Errol Morris is widely regarded as one of the greatest documentary filmmakers of all time, and for good reason. His movies are always entertaining and informative, with masterful pacing that tackles sometimes dense topics in comprehensible, digestible ways.
But what most people forget is that Morris is funny — really funny.
For those new to Morris’ more humorous side, “Tabloid” may be a bit of a surprise. It’s probably the most comedic film in his oeuvre, and definitely his most jovial since “Fast, Cheap, and Out of Control.”
Basically, McKinney claims she was in love with a young Mormon who was then plucked from her life by his church, brainwashed, and sent to a foreign country so he would be kept away from her. After raising money, she tracked him down to London with the help of a private investigator. She and her friend then hired a bodyguard and a pilot travel with them to the UK for the purpose of rescuing him.
But what the young Mormon was doing there was much less sinister than McKinney would have you believe. He was likely voluntarily serving as a missionary for his church, which is an aspiration of most Mormon teenagers. Eventually, he claimed he was abducted at gunpoint by McKinney and and associate, and that she tied him up and raped him several times. Predictably, the budding tabloid press lapped the story up.
McKinney, who seemed at least at first to revel in the attention, is still eager to tell her side of the story in a manner in which she retains some level of control, even now into her sixties. The documentary is anchored around interview footage with her, and is cut with interviews with reporters who worked on competing tabloids in the UK at the time, the pilot, and a different former Mormon missionary who explains some of the more foreign aspects of the church in a flippant but clearly knowledgeable manner.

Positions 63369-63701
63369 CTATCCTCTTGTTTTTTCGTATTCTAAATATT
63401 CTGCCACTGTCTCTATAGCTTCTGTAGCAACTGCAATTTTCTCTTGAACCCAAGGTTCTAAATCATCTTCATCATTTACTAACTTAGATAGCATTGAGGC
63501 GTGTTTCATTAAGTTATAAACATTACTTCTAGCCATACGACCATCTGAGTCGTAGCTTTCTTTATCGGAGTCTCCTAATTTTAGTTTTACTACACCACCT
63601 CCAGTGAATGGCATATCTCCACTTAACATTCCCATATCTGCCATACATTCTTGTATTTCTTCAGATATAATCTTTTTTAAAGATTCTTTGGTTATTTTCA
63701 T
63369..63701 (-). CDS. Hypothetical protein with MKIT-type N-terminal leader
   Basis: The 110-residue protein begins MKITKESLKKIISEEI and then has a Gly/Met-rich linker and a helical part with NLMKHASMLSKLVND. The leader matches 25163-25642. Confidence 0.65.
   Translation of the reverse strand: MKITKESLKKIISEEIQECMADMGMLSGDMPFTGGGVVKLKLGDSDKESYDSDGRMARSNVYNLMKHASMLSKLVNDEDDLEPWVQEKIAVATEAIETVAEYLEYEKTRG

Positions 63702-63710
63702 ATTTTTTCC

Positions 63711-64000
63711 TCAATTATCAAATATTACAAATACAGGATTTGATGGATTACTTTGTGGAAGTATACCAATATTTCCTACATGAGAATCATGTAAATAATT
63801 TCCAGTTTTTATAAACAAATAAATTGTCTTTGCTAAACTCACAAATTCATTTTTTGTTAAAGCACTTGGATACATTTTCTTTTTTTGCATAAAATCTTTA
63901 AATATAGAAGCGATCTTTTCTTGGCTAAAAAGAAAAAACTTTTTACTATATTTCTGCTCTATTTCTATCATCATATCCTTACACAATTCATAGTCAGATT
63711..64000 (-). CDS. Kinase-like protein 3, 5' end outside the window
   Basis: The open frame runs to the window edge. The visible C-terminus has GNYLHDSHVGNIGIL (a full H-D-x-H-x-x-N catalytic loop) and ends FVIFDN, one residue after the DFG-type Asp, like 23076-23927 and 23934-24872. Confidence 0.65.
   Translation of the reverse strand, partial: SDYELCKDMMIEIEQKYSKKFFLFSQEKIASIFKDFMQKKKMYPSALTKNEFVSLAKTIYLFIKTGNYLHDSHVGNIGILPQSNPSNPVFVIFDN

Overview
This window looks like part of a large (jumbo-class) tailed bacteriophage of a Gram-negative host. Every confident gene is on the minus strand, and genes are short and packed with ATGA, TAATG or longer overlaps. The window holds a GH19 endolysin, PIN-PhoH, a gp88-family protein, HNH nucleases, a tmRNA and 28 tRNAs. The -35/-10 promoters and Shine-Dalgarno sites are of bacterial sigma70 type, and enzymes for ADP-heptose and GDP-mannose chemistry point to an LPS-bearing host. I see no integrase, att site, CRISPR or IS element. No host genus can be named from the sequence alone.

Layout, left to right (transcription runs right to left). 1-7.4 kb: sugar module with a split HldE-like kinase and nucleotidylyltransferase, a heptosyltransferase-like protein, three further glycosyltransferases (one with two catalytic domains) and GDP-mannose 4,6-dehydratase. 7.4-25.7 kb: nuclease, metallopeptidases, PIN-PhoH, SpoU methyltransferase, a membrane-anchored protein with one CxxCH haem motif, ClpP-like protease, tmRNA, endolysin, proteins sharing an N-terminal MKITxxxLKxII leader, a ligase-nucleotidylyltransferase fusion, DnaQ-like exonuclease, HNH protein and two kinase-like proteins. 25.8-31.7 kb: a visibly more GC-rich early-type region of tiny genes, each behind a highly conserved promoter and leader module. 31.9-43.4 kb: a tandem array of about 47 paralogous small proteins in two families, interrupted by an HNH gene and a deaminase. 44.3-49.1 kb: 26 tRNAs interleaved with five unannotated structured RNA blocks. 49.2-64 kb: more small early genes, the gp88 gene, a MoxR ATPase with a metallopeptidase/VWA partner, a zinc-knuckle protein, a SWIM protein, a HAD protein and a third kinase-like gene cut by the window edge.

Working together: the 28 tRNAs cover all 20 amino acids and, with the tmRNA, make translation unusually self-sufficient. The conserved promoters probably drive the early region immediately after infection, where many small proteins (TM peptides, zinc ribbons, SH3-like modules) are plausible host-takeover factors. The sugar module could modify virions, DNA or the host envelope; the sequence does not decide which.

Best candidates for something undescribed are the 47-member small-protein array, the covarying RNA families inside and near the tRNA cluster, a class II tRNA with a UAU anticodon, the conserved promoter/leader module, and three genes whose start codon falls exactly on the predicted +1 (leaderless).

The editing is as fast and tangential as McKinney’s digressive storytelling, and it gives Morris the perfect opportunity to indulge his more playful side. He clearly had fun making this film, and it’s infectious. One of the most thrilling aspects of McKinney as a subject is that there seems to be no end to the contradictions and twists in her life. Even those familiar with the case will be riveted with the puzzling and hilarious events that are recounted.
McKinney proves to be a classic unreliable narrator, and she’s boundlessly fascinating because of it. She is very much is a person who is impossible to know from simply reading a list of events in her life. And while Morris does convey what is and is not backed up by evidence, he’s also content to let her present her story, unencumbered by whether or not aspects of it are demonstrably false.
By the time “Tabloid” winds down with one of the most unpredictable third acts in documentary history, its clear that Morris is less interested in facts and more interested in the truth felt by the people involved.
It all makes for an energetic, amusing, and unforgettable film. This is one “Tabloid” worth perusal.